why i schedule six weeks in advance (part 2): becoming allergic to frenzy22 Jun 2016
last year or the year before, at our end of the year staff party, my colleague, curtis, shared that he was going to start avoiding frenzy. he had been running himself pretty ragged and was tired of being tired. he was tired of himself (and others) using ‘busy as a status symbol.’ his words resonated with me because i often felt the same way.
and with my intention set so clearly on matching my time with my values [see part 1], i had a clear place to strategize. so i started to look in my life for what made me feel frenzied and started to build ways to make myself allergic to it.
i started watching my energy levels over the course of a few weeks. one key thing i found was that hanging out with multiple people a day really drained my energy. why?
- i hate small talk with a passion. i would rather be silent and just share someone’s physical company than to talk and think about meaningless things.
- when i meet up with a friend, i want the time to be directed towards maintaining or deepening that meaningful relationship. doing that actually takes quite a bit of mental and emotional energy. so doing it multiple times a day is quite resource intensive.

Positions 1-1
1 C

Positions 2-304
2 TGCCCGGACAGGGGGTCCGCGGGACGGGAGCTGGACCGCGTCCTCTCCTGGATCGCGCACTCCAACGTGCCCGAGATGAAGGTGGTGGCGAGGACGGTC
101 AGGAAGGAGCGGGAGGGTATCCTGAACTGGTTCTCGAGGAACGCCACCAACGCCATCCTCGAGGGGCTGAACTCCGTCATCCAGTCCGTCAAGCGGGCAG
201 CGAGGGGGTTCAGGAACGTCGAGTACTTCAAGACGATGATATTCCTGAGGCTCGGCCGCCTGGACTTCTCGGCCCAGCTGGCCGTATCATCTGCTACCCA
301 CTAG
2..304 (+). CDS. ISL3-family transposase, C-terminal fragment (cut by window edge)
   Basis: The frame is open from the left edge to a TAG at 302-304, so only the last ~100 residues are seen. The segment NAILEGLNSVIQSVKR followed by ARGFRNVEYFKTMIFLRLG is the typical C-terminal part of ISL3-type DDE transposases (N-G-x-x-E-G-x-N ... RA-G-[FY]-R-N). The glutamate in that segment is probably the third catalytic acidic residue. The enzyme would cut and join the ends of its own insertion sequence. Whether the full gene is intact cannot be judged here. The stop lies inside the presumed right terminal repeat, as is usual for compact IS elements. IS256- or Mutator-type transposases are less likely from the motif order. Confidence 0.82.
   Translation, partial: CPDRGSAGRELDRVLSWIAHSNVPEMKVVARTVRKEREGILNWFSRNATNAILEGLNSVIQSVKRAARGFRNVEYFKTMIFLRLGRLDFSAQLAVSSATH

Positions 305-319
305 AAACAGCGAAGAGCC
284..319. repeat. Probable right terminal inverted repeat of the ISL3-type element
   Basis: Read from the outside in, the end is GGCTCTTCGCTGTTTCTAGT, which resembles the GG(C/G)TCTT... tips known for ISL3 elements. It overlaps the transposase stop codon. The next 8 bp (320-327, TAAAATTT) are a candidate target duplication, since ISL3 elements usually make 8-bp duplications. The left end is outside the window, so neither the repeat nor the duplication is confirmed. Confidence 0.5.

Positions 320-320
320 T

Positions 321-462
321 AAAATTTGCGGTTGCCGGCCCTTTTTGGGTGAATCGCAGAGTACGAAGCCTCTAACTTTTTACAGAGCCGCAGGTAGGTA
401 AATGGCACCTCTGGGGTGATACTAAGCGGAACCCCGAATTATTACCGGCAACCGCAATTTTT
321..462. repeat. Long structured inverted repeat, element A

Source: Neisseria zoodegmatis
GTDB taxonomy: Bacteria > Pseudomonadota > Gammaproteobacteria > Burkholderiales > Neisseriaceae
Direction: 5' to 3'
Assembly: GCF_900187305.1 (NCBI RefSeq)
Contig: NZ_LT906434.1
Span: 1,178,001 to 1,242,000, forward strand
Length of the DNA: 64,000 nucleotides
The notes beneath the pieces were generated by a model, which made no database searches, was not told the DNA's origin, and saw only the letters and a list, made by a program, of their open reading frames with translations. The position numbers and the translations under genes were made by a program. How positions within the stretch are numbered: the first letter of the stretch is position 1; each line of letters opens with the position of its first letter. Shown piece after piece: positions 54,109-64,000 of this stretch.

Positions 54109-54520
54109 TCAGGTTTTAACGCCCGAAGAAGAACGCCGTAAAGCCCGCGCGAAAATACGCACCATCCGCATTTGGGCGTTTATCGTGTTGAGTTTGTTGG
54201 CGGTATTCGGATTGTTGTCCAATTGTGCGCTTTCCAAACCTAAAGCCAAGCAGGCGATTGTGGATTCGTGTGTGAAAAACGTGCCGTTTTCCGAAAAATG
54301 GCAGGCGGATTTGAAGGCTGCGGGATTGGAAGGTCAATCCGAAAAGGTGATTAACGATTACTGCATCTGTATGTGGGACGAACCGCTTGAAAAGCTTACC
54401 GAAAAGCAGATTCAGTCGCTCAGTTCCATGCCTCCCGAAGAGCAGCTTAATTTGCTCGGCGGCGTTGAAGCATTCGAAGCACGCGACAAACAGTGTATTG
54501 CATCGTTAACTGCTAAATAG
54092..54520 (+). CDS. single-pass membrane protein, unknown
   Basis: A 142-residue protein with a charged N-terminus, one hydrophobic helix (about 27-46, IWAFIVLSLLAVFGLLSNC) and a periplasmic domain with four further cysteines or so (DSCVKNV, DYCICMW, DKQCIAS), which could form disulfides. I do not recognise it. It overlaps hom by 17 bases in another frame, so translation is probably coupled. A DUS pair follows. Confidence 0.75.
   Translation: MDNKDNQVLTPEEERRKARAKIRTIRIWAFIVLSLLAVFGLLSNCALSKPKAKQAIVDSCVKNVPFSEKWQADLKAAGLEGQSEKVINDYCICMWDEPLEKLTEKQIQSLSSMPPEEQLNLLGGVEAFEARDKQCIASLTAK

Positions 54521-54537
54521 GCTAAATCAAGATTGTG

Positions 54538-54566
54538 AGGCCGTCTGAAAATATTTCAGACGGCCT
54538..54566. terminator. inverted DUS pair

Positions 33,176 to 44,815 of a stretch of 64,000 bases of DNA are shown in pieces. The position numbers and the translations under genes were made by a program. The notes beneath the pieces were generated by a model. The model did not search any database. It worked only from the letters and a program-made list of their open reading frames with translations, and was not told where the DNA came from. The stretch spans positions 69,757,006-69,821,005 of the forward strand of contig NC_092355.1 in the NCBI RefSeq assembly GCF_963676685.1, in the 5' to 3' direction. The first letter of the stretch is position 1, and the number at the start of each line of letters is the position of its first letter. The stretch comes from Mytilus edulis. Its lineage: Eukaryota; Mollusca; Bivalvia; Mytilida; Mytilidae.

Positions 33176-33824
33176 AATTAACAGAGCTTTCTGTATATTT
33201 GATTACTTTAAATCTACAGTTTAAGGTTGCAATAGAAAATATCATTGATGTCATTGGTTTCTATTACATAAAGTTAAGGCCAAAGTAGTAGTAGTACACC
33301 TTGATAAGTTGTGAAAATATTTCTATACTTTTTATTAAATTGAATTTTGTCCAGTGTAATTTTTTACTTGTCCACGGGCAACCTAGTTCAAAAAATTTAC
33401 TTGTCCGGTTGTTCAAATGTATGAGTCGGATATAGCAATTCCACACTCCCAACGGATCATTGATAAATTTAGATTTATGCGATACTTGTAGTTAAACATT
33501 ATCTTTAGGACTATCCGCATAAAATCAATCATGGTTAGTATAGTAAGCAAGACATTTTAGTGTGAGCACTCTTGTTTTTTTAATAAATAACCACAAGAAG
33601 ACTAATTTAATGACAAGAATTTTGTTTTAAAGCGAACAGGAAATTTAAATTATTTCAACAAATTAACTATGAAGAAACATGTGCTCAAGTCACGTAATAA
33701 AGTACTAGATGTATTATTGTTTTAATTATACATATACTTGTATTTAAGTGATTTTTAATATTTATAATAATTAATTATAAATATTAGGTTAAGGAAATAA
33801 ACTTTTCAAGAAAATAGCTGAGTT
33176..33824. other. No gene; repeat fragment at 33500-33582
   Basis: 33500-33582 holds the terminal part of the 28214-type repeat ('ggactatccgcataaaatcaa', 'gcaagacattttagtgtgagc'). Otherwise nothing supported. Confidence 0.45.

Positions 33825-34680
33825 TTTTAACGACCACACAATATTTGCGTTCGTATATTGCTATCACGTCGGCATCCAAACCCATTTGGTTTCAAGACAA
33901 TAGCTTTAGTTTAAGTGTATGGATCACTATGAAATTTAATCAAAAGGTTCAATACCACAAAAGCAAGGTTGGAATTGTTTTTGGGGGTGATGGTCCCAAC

so i decided to strive to meet up with only one person per day. on my calendar, this is implemented via a weekly cap.yes, i have a numerical maximum on the number of friends i will see in a single week. of course, there are exceptions and the number can change (a little) based on what else is going on that week, but i try to keep to it pretty firmly.
having followed this strategy for about a year now, i’ve found the following:
- based on the number of people i know, the frequency at which i run into them around town, and the time i allot in my schedule to see friends, this books my schedule out about six weeks on average.
- seeing one friend (or small group of friends) per day not only allows me to show up more fully for when i DO see someone.
- at the end of each day and week, my overall exhausting levels have gone down drastically compared to previous phases of my life.
- running this type of schedule seems like it is also based on living on boston. other cities with different types of social gravity work differently. this sort of thing would never work in gainesville or new york.
- a great side-benefit of a drastic cut in my spending on alcohol, food, and snacks. so often we use consumption as a way to facilitate communion, but that needn’t be. i’m actively trying to get away from that in as many ways as possible, but it still happens, ya know?
anyways, that’s all i got. being allergic to the frenzy feels like a really good thing. at least for me for now.
ps - in all of this, having a more fully developed practice of saying no has been amazingly helpful. definitely necessary.